Ford and Mone have more or less alternated at what the gamebook calls the nose tackle position. Here’s how the team did against the run depending on who was on the field. No scrambles counted!

Reed + Ford: +0.12 EPA, +0.24, -0.35, -0.64, -0.84, +0.67, +0.26

Rush + Ford: -0.66*

Anthony Rush + Mone: -0.28, -0.16, -0.13, +0.32, -0.14, +0.49, -1.64,

Reed + Alton Robinson: 0.77

*(Value lost by a holding penalty.

Ereck Flowers holds Rush while Ford was swept to the ground and out of the play—Rush deserves 100% of the value of this holding penalty.)

Let’s compare the two major combinations by success and total EPA added or lost. Lost, in this case, is better.

Reed + Ford: 57% success allowed; -0.54 EPA

Rush + Mone: 29% success allowed; -1.54 EPA

Against one team, in a small sample, Mone and Rush were more effective against the run. It’s not enough information to make any grand assessments, but my read is that while Ford is better at walking back a single blocker, Mone is much better at maintaining his gap against double teams and just all around better at holding ground laterally. This can be seen on the snap in which Robinson tackled Myles Gaskin for a loss of two.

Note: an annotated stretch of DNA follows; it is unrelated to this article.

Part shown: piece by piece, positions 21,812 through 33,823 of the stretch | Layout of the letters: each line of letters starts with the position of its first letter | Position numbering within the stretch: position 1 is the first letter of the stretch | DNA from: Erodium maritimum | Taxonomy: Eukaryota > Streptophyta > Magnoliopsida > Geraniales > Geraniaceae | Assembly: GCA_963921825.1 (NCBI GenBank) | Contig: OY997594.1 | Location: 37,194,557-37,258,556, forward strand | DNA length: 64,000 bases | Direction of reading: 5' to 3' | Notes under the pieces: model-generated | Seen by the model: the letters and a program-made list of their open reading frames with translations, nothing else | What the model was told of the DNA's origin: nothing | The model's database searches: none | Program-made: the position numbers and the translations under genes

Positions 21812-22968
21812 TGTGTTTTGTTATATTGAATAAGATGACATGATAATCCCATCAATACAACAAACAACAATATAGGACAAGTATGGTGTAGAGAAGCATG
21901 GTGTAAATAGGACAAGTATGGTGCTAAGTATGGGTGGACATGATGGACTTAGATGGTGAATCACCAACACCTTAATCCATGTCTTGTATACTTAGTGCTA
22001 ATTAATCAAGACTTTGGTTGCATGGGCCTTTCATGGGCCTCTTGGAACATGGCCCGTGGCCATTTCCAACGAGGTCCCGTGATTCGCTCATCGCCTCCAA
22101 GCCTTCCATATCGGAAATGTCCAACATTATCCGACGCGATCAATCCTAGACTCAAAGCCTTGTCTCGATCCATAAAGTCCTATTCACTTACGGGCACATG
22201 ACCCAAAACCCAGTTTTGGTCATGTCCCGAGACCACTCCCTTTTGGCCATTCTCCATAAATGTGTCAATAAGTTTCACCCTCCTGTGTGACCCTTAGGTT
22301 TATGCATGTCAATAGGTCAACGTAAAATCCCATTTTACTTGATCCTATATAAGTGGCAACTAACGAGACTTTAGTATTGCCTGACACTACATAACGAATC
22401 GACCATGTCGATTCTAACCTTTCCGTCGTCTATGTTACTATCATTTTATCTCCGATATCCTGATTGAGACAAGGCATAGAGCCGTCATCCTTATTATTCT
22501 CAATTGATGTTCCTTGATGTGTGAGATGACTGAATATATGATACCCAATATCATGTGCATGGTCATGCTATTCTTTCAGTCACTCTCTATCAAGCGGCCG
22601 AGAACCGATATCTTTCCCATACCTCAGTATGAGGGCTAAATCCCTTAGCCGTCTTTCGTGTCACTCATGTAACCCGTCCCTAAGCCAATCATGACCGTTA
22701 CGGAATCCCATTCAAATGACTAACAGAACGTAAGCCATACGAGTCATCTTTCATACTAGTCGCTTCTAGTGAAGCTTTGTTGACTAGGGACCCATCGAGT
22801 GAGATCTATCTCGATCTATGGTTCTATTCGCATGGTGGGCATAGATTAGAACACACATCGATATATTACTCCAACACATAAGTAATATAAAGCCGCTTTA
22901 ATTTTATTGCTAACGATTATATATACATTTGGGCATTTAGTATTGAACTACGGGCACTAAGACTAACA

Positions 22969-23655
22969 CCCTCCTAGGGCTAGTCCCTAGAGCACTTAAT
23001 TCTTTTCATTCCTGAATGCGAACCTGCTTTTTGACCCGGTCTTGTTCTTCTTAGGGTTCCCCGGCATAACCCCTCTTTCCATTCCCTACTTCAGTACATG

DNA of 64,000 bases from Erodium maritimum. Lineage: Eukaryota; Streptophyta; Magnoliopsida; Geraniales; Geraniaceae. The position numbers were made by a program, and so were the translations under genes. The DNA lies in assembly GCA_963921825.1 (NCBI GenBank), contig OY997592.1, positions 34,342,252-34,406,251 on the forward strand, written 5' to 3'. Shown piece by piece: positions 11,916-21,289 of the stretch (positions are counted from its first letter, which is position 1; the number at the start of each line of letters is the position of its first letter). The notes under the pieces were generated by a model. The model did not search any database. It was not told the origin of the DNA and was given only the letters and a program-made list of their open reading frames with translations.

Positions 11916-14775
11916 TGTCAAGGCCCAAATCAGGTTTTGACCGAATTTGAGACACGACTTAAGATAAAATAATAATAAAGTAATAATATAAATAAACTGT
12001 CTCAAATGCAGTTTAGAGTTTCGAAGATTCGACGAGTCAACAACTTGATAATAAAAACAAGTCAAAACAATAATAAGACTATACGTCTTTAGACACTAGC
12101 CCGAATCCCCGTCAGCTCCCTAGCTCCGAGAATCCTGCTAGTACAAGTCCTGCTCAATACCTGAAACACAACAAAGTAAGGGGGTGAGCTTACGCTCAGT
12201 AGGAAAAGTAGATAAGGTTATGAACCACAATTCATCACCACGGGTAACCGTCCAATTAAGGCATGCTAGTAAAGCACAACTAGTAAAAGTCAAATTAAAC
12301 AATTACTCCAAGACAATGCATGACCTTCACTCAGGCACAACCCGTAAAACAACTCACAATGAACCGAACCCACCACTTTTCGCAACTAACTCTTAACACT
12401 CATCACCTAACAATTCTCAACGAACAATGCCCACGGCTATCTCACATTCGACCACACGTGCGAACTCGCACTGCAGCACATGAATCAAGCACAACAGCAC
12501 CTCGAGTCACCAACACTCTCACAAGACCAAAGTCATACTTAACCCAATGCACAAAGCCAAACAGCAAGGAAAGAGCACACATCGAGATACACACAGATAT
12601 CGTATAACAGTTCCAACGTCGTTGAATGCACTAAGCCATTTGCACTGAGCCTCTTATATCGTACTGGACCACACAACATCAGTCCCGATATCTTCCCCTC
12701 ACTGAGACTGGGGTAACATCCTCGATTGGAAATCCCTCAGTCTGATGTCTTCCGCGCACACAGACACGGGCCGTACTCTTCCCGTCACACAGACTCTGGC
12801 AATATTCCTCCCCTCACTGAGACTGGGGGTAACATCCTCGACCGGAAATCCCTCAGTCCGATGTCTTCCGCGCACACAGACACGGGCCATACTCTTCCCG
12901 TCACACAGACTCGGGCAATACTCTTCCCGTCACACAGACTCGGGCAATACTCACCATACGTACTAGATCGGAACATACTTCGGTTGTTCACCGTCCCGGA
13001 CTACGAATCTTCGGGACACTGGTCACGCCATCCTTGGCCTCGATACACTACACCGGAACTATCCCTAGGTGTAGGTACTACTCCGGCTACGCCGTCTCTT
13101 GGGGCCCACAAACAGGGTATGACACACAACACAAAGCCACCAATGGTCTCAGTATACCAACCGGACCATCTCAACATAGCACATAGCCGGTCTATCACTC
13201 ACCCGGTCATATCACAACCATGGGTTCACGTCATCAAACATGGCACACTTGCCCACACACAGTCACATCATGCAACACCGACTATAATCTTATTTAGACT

Mone never moves an inch backward nor allows any kind of edge. Damontre Moore is eventually forced back, but at the critical moment he holds the edges and cedes little ground. They turn four Dolphins blockers into an obstacle Gaskin must avoid. After that … should I say it? Robinson has a little Cliff Avril in him.

Ford is more often washed or turned, and—it’s silly and amateurish of me to suggest this but—I think Mone would make a more natural partner for Reed. Who is the only generalist of the group and possibly the worst pure run defender. He’s by far the best at beating single blocks and by far the best pass rusher. Mone would keep him clean and better able to do what he does best.

Whatever the case, Seattle has at least two really good run stuffing defensive tackles. They hardly cost a thing. I’m sure I wasn’t alone in fearing the run defense might falter with one of its leaders at home tarring up his lungs. It didn’t, and I think that’s a product of Seattle’s strategy.

Russian Grandmaster Savielly Tartakower said:

“Tactics is what you do when there is something to do; strategy is what you do when there is nothing to do.”

Tactically, Seattle has made great use of sub-packages and hybrid defensive linemen. They’ve started unheralded defensive tackles who mostly eat blockers and improve spacing. The offseason is a time for strategy. It’s how a team ensures the tactics it wishes to employ during the season have a good chance of working. Many people including me wanted them to sign or draft a defensive tackle. With nothing to do, it seemed an awful lot like they did nothing.

The Seahawks trusted the scrappy, no-name defensive tackles on the fringes of their roster to grow and develop. Restraint often appears outwardly like inaction, but whether it was a bluff or a purposeful act, doing nothing has worked terrifically. Sometimes nothing can be a real cool hand.